Although photography was initially prohibited, Miyatake was committed to continuing his craft. He smuggled a lens into the camp and built a camera using a wooden box. His photos provide some of the few first-person perspectives of life inside Manzanar. Some of his work from this experience is documented in a book produced in collaboration with Ansel Adams, “Two Views of Manzanar.”

Heart Mountain Documentary

Raechel Donahue’s documentary “Heart Mountain: An All-American Town” includes artwork by Chizuko Judy Sugita de Queiroz, who has published a book about her childhood experiences in camp.

“Heart Mountain: An All American Town” is a movie made by Raechel Donahue, a popular radio personality and Wyoming resident who was recently honored by the Museum of Television & Radio.  One day she was passing by the Heart Mountain and wondered about it.  She asked a local art collector/educator that she had interviewed and he referred her to one of the directors of the Heart Mountain Wyoming Foundation, which has built an interpretive center at the camp site. She also found Shig Yabu, author of “Boy From Heart Mountain,” who then led her to others.

The documentary aired on Wyoming PBS and its now on its way to national distribution on public television through the National Educational Telecommunications Association and the Armed Forces Network, which will air it in 175 countries and territories. It features comments and stories from Norman Mineta, Joan Ritchie Doi, Shigeru Yabu, Bill Shishima, Chuck Uyeda, Donald Yamamoto, Roy Doi, George Fujikawa and Ann Haru. Kazuko Shiroyama and Nobu Shimokochi are featured in a segment filmed at Santa Anita.  Paintings by Chizuko Judy Sugita de Queiroz are also featured throughout the movie.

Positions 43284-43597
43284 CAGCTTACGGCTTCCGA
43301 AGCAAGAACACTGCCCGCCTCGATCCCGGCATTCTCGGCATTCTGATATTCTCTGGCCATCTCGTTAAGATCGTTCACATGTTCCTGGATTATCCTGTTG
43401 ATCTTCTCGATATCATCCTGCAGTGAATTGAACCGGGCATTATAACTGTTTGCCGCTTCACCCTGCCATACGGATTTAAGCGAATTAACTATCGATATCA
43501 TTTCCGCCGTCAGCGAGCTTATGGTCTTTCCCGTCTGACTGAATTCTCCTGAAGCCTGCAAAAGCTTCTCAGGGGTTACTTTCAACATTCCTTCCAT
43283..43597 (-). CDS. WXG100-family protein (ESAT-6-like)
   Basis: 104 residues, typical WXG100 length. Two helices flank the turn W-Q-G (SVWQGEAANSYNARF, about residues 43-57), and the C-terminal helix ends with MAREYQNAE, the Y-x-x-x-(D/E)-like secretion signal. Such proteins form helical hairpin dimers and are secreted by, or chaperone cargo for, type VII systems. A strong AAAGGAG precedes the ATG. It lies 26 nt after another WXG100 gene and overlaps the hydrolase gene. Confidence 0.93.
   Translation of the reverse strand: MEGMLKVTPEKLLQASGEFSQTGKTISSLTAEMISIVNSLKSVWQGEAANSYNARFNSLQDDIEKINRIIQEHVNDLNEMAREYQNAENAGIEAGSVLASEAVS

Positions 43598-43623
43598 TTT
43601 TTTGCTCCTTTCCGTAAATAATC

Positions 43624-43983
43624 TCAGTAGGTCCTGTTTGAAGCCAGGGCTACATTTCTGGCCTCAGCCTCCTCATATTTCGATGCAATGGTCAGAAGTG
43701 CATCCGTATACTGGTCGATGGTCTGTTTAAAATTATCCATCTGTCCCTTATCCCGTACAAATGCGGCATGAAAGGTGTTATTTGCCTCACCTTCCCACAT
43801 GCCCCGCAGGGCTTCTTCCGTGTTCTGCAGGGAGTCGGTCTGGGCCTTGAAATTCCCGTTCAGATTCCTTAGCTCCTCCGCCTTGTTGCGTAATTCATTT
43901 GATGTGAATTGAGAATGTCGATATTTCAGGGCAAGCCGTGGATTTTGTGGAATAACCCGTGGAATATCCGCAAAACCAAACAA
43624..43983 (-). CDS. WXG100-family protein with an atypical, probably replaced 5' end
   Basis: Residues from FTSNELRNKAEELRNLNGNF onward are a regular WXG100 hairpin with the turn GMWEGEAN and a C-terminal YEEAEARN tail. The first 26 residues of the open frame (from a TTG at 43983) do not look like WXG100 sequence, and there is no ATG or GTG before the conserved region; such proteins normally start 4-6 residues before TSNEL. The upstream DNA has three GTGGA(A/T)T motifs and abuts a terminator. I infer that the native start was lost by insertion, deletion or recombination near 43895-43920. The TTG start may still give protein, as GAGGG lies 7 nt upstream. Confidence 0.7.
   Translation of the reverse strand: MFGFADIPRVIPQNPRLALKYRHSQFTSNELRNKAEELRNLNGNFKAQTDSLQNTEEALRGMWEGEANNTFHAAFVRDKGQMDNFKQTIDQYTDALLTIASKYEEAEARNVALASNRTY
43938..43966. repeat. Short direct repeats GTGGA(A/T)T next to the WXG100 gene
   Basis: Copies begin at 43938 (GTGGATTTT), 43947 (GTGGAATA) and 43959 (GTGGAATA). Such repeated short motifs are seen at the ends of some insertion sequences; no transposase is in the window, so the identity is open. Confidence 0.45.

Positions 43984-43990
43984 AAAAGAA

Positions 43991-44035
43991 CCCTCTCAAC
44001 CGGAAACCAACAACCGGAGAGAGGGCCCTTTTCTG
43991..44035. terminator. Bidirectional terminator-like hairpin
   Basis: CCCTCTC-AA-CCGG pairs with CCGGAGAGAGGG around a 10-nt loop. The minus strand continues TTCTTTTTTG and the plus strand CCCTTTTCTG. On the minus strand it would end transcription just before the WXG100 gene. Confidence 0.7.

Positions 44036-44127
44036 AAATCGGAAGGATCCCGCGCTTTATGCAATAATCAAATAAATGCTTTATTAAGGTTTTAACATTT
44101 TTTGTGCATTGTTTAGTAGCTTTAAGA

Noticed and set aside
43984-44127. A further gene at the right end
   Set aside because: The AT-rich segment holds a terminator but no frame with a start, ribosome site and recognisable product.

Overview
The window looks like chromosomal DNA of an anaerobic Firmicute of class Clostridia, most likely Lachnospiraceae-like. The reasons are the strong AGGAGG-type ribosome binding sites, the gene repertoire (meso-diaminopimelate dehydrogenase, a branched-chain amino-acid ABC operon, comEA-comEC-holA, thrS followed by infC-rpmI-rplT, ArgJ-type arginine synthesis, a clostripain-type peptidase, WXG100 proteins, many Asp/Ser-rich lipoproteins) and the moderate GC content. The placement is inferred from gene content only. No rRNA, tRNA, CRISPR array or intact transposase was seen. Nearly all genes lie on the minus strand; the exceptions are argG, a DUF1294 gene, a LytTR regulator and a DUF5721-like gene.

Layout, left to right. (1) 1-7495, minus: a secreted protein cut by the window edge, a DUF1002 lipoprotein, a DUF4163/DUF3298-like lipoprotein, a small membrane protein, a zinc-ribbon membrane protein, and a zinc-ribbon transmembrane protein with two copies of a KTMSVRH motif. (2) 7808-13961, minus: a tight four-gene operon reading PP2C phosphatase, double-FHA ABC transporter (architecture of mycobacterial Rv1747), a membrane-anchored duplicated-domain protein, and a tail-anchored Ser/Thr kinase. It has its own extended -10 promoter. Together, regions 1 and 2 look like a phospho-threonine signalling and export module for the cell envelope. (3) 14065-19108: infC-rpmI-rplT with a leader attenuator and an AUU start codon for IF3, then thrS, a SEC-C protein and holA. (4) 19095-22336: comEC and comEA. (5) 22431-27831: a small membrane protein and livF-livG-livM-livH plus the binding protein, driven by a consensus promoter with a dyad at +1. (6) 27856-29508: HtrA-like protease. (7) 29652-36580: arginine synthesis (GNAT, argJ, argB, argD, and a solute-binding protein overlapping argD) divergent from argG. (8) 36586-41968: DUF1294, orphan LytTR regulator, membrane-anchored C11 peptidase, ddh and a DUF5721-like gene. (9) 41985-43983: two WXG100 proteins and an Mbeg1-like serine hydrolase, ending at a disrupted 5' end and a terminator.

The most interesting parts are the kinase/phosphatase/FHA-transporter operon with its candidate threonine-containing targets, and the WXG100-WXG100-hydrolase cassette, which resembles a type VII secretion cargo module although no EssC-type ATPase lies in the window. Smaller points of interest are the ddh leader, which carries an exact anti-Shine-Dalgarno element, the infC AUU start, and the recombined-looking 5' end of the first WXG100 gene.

Ten minutes of the movie will be shown at the reception, which spotlights stories from internees who were assembled at Santa Anita.

Profiles of Honorees

Esther Takei Nishio arriving in Pasadena in September 1944 with Quaker Hugh Anderson, who helped her attend Pasadena Junior College (now Pasadena City College).

The following individuals and organizations will be recognized:

• Hiroshi Kashiwagi, Nisei poet, playwright and actor, was detained at Tule Lake Segregation Center during World War II for refusing to answer registration questions and was was categorized as a “no-no.” He determined the loyalty questionnaire was a violation of his civil rights as an American citizen. His books include “Swimming in the American” and “Ocean Beach”; his plays include “Laughter and False Teeth” and “The Betrayed” (recently performed by the Grateful Crane Ensemble, headed by Kashiwagi’s son, Soji); and his film credits include “Hito Hata: Raise the Banner” and the upcoming “Infinity and Chashu Ramen.”

Patty and Emily Kinaga. (Rafu Shimpo photo)

• Esther Takei Nishio was the subject of a test case in 1944 when she was taken out of camp to attend Pasadena City College, where she faced extreme prejudice and hatred while the war with Japan continued and her family was still incarcerated. With support from the Quakers, fellow students, college administrators and letters of encouragement from military personnel, she was able to excel in her studies. Nishio has told her story at many public forums, including the City of Pasadena’s first Fred Korematsu Day celebration earlier this year.

• Patty and Emily Kinaga of Pasadena organized the Thousand Hearts Benefit Concert for Japan at the Pasadena Civic Auditorium. Emily, then 6, saw images of last year’s earthquake/tsunami and kept asking her mother, “What can we do to help the kids?” Patty talked it over with her daughter, and the result was a star-studded event (featuring Hiroshima and Quest Crew) that raised funds for relief efforts. Emily taught all her classmates how to make the paper hearts, and those were sent to the kids of the Tohoku area to boost their spirits.